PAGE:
Despite dozens of attempts to repeal it, the Affordable Care Act has managed to endure for more than a decade.
But on Nov. 10, just a week after the presidential election, the all-encompassing health care law — nicknamed Obamacare after the president who championed it — will face its toughest challenge yet.
The ACA will be back before the U.S. Supreme Court, which upheld the law on two previous occasions. But this time may be different, particularly if President Donald Trump's new Supreme Court nominee is confirmed and seated in time for the oral arguments.
A ruling to kill the ACA would affect a huge portion of the population, including millions of people who do not currently rely on the law for health insurance. Here’s what you need to know.
Could it really happen this time?
The hearing at the nation's highest court will be the first on the matter since the death of Justice Ruth Bader Ginsburg, who was a staunch supporter of Obamacare.
Trump has pledged to fill Justice Ginsburg’s seat before the election. The president — who has waged war against the ACA and called it a "disaster" during the first presidential debate — has nominated Amy Coney Barrett, a judge who has criticized a 2012 Supreme Court ruling that saved the health care law.
With Barrett on board, the court could have enough votes to repeal Obamacare.
Although the decision may not come down until June 2021, it’s wise to begin taking steps now to ensure you’ll be financially prepared for any changes.
Understand your options
In addition to establishing the Health Insurance Marketplaces, the ACA ensures no one can be denied coverage and restricts the kind of information companies can use when deciding what to charge people.
You may find it a lot harder to find an affordable policy once your health can be taken into account. Plus, insurers could start dropping coverage for some of the conditions they’re now obligated to include.
If you’re one of the 20 million Americans who could lose your insurance coverage if Obamacare is abolished, it’s important to spend some time researching the other health insurance options available to you.
Sign up for your spouse or domestic partner’s plan
Chances are good that if you’re currently using a Marketplace plan, you don’t have health insurance through an employer. However, if your spouse or domestic partner has a company policy, you may be able to enroll under their health care plan.
Ask your partner to look into the steps involved in signing up for coverage under their employee plan and be prepared to make the transition in the event that your ACA coverage is canceled.
Join a health sharing plan
Another option you might want to consider is joining a health sharing plan: a program designed to provide inexpensive health coverage to people who share the same values and beliefs.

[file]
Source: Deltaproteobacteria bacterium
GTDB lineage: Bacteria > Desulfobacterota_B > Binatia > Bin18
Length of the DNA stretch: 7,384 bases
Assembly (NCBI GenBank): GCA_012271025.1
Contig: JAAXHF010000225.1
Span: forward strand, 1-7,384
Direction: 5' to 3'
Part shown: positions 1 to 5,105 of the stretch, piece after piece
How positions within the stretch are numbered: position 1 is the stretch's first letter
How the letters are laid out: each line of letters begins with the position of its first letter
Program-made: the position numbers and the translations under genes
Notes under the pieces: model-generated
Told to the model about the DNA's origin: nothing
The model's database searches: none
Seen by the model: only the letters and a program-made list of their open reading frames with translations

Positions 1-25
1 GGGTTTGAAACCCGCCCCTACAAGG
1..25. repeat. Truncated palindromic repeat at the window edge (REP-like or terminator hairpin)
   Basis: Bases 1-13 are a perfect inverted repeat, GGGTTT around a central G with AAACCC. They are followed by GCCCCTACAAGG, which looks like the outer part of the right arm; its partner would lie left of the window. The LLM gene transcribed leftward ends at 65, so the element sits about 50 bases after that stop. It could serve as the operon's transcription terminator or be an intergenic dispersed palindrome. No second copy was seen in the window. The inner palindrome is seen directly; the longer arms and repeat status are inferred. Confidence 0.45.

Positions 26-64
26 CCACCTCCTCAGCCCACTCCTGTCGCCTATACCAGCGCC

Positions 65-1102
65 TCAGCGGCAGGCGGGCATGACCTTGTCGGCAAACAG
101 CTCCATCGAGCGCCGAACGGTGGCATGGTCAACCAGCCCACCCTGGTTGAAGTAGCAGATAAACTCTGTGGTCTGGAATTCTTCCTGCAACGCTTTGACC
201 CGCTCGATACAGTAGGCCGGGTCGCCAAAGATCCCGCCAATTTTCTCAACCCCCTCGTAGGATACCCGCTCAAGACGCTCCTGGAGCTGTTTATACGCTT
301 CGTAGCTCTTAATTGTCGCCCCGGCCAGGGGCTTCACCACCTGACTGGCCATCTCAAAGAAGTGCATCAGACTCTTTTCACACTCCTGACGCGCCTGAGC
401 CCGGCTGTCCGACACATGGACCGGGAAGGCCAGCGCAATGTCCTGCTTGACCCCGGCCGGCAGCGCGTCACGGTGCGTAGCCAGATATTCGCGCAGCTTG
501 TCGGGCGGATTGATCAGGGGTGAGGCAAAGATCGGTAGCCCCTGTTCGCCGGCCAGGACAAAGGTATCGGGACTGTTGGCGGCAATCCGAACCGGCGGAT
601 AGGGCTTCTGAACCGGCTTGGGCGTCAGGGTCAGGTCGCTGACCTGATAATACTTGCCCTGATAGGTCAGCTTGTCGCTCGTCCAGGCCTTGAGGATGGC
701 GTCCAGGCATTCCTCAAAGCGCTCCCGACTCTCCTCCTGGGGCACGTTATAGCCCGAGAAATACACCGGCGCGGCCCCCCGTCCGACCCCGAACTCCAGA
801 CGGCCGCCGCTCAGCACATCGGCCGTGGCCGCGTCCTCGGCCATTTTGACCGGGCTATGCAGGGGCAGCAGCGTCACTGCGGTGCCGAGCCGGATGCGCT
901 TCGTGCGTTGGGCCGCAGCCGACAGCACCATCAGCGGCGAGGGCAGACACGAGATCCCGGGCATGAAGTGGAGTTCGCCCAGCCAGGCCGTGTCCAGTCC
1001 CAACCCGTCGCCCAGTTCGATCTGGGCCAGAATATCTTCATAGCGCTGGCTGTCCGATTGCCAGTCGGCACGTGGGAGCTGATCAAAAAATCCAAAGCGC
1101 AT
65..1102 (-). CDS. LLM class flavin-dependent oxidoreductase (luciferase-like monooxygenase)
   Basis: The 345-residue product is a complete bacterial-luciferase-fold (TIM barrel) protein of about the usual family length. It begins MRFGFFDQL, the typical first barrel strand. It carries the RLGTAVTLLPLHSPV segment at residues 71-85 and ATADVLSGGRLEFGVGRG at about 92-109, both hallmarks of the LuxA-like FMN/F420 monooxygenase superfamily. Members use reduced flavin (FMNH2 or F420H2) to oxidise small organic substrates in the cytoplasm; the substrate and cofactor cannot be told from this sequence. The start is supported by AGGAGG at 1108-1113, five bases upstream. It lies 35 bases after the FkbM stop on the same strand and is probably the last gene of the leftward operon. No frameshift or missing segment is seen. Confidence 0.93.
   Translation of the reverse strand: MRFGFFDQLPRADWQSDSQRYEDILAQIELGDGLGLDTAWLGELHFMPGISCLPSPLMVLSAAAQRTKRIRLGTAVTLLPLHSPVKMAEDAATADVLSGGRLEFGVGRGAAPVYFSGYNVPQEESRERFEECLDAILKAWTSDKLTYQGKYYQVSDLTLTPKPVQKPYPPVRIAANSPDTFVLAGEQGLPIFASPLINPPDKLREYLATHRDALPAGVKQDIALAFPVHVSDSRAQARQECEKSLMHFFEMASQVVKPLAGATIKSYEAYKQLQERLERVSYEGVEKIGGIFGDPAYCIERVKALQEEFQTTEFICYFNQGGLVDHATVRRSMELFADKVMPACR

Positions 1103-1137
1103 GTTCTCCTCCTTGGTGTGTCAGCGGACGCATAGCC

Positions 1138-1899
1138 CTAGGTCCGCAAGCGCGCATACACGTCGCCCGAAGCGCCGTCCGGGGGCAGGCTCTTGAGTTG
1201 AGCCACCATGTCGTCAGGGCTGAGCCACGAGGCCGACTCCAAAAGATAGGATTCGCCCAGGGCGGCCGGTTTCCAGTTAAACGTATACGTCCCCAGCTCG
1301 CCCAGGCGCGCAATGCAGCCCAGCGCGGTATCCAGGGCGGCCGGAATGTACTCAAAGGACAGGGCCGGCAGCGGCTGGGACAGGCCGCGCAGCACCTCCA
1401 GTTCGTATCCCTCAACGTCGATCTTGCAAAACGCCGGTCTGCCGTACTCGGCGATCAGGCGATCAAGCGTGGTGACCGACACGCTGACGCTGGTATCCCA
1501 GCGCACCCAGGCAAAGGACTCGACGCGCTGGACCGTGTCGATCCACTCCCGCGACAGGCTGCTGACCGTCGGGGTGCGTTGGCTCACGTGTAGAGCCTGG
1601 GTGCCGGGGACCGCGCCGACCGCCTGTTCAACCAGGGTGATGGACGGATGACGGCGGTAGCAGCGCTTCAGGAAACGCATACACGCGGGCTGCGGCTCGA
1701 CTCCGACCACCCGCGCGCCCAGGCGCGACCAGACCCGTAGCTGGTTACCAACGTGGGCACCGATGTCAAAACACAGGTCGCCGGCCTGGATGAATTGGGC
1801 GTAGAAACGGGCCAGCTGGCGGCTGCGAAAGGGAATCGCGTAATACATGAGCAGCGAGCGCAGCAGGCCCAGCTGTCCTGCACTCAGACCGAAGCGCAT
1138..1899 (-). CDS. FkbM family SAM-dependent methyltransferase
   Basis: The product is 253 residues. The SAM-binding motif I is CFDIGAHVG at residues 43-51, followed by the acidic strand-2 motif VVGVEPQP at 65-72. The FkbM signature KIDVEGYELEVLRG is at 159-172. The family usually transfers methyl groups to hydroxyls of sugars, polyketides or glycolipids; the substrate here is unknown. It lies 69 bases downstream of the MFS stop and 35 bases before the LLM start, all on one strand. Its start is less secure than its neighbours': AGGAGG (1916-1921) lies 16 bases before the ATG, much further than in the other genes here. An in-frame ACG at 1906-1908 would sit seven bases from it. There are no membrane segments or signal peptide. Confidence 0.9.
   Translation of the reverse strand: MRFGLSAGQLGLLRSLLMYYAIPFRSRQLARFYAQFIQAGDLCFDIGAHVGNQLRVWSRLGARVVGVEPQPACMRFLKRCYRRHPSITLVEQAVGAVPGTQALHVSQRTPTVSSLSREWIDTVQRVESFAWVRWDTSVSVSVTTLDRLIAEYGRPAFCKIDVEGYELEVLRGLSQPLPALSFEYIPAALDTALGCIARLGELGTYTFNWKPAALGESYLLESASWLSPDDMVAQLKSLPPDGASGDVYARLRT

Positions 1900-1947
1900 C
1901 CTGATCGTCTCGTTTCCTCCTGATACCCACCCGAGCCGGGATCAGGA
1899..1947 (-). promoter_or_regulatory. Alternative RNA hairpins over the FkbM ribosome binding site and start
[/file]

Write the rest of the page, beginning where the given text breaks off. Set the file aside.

Typically, you’ll be required to send in a monthly “share” that will be distributed among the other members of the plan who have medical expenses.
Many of these plans are run by religious organizations. Keep in mind though that you may need to make a statement of faith in order to qualify, and health care expenses related to smoking, drinking and premarital sex (e.g. birth control) may not be covered.
Buy your own coverage
You also have the option of shopping for private coverage outside of your state's Marketplace — which may become the norm if the ACA is struck down.
To find the lowest rate on a private policy, you’ll want to shop around and compare quotes from multiple insurance companies.
You can use an insurance comparison site that will sort through dozens or even hundreds of companies to show you the best options in your area. Comparing rates only takes a few minutes and is 100% free.
Beef up your emergency fund
Roughly half of Americans under the age of 65 have a pre-existing condition that could cause them to pay substantially higher premiums — or be disqualified from coverage completely — if the Affordable Care Act gets repealed.
These conditions range from high blood pressure to acne and could potentially include COVID-19 and its resulting complications as well.
If you’re concerned that your premium will increase, you may want to start putting some money into an emergency fund now to help you cover the extra cost.
The best place to stash your money is a high-yield savings account, where it will accumulate interest but also be quickly accessible.
Some high-yield accounts pay 100 times more interest than traditional checking and savings accounts and come with little or no monthly fees.
The sooner you start contributing to a high-yield savings account, the more money you’ll have available when you need it most.
Save more for retirement
Dismantling the ACA will also have a profound impact on Americans covered under Medicare.
If the ACA is repealed, Americans aged 65 and older and Americans with disabilities will have to pay more for prescription medications and also start paying for preventive services like wellness visits that were previously free.
It’s a good idea to double check your retirement plan and make sure you’ve got enough saved up to account for any additional medical expenses you may incur post-Obamacare.
To ensure you’re set for the future, you may want to work with a certified financial planner who will build you a personalized retirement plan based on your current savings and your goals.
A few companies even provide convenient online services that allow you to contact your financial planner by email or video chat any time you have a question. That way you can plan for your retirement from the comfort of your own home.